With a remake of the original A Nightmare in Elm Street currently in cinemas, Luke Owen looks back over the classic horror franchise…
Freddy Krueger is one of the biggest horror icons in the world. Even people who have never sat down and watched a Nightmare movie know who Freddy Krueger is. He has featured in nine films, a TV series, plenty of comic books, novels and has appeared on The Simpsons three times. And now, he’s been re-imagined for a new generation by Michael Bay.
I’m a huge Nightmare on Elm Street fan. I watched the films a lot when I was a kid and even more as an adult. While they are hardly cinematic masterpieces, they are great examples of the slasher genre that was popular in the 1980s.
Being that I am a massive fan of the franchise, and seeing as the new one is currently running in cinemas, I thought I would compile a Nightmare on Elm Street retrospective. I’ll focus my attention on the original series and New Nightmare as I’ve not seen the new one and I don’t have time to review the TV show. So, lock your door, grab you crucifix, stay up late and never sleep again, because one, two, Freddy is coming for you…
A Nightmare on Elm Street (Craven, 1984)
The film that started it all. Young Nancy is being haunted in her dreams by a horrible burnt man in a dirty red and green jumper. Her friends are also being haunted by the same man, could it all be a coincidence? Or is something more sinister afoot..?
It’s the latter obviously.
The first entry in the series is highly regarded as the best one and for good reason. It has a great cast of characters, an intriguing premise, cool death sequences and a genuinely creepy atmosphere. Robert Englund brings the idea of Freddy and turns him into an incredible reality and Heather Langenkamp brings believability to Nancy, the weak willed heroine who becomes a strong hero. It’s also incredibly surreal, peculiar in various shapes and holds a great ideal that Freddy is the manifestation of the sins of our fathers. Something the later films missed.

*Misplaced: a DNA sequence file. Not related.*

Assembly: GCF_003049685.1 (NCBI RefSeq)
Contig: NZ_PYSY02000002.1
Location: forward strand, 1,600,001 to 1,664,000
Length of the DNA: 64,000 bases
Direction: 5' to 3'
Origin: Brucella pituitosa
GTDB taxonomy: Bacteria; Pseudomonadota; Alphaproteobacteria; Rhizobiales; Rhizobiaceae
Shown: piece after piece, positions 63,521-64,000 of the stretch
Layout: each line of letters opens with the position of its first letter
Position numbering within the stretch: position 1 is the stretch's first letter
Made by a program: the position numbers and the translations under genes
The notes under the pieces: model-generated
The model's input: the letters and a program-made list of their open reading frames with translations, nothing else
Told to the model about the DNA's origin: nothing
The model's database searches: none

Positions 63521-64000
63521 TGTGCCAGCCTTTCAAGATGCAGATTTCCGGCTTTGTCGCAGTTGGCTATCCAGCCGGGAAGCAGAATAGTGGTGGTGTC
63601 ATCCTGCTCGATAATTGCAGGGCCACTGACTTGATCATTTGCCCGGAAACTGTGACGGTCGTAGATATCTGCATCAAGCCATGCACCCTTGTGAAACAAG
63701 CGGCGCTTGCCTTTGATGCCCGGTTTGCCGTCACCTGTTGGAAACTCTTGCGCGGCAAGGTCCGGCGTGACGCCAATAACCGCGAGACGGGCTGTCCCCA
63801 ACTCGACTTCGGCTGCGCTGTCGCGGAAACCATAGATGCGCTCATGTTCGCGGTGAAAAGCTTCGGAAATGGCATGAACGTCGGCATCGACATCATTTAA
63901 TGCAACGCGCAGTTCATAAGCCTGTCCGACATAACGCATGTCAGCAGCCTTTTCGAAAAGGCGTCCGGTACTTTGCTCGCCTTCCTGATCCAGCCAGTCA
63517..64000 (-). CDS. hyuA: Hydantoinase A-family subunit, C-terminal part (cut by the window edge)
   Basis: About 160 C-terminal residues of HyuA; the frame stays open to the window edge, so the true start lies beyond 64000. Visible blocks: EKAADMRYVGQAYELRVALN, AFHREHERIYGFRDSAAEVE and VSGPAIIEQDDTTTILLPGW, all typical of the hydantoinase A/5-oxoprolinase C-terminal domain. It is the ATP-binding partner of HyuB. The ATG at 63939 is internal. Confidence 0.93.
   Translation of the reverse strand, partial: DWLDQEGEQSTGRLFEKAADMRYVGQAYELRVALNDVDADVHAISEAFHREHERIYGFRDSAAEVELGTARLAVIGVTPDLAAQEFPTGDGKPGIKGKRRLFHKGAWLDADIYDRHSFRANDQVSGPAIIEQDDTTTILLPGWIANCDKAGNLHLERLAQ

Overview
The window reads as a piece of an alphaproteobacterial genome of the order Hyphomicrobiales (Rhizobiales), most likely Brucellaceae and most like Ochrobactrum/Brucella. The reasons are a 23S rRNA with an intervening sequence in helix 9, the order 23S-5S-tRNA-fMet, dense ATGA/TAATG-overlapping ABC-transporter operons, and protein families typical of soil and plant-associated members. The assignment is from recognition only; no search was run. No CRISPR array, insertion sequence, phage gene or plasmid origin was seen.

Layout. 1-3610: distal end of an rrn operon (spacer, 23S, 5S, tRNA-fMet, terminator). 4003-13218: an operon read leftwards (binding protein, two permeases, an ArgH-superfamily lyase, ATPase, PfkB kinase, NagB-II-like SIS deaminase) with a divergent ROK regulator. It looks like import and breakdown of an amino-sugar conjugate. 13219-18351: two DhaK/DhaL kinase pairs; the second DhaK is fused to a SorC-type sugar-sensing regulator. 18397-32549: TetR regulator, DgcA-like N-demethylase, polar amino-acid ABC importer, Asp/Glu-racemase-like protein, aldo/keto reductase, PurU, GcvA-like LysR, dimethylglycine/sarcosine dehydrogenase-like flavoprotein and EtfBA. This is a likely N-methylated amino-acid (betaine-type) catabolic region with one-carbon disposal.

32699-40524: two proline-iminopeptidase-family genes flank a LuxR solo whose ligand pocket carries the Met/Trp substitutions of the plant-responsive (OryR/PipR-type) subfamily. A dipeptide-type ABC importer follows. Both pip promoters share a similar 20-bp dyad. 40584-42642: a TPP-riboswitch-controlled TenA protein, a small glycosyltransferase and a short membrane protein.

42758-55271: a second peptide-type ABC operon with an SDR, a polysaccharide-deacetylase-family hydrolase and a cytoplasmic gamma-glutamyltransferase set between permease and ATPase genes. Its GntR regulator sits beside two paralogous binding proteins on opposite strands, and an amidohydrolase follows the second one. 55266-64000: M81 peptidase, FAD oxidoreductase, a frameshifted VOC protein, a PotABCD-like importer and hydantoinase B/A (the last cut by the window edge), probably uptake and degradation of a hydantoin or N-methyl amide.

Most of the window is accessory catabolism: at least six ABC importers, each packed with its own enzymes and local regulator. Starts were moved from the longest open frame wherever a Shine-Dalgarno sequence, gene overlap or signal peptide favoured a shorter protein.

While it’s not the greatest film ever made, it’s certainly one of the better slasher films of the 1980s and one of my personal favourites.
A Nightmare on Elm Street 2: Freddy’s Revenge (Sholder, 1985)
The studios capitalised on the success of Nightmare the following year by making a horrible and dreadfully bad sequel. Way to go New Line Cinemas!
In a bizarre change of pace, Nightmare 2 sees a kid being possessed by Freddy Krueger in order to kill people for no real rhyme or reason. This is a major problem seeing as the film was trying to keep in with a similar theme of Nightmare. The other problem the film has is that screenwriter David Chaskin was too busy trying to work homoerotic subtext into the film that he completely missed the point of its predecessor. It was unneeded and unnecessary seeing that neither Sholder nor film producer Robert Shaye picked up on it until years later and is regarded as the films biggest downfall.
The film is a complete mess and it’s widely regarded as the worst entry in the series.
A Nightmare on Elm Street 3: The Dream Warriors (Russell, 1987)
Thank God Wes Craven came back on board to help write the screenplay for the third instalment. After the disaster of Nightmare 2, they worked really hard to get the series back on track. Freddy is back and is now haunting the children of Westin Hills Psychiatric Hospital. They complain of nightmares they are having but the head nurse isn’t buying into it. That is until the returning Nancy comes in to help the kids.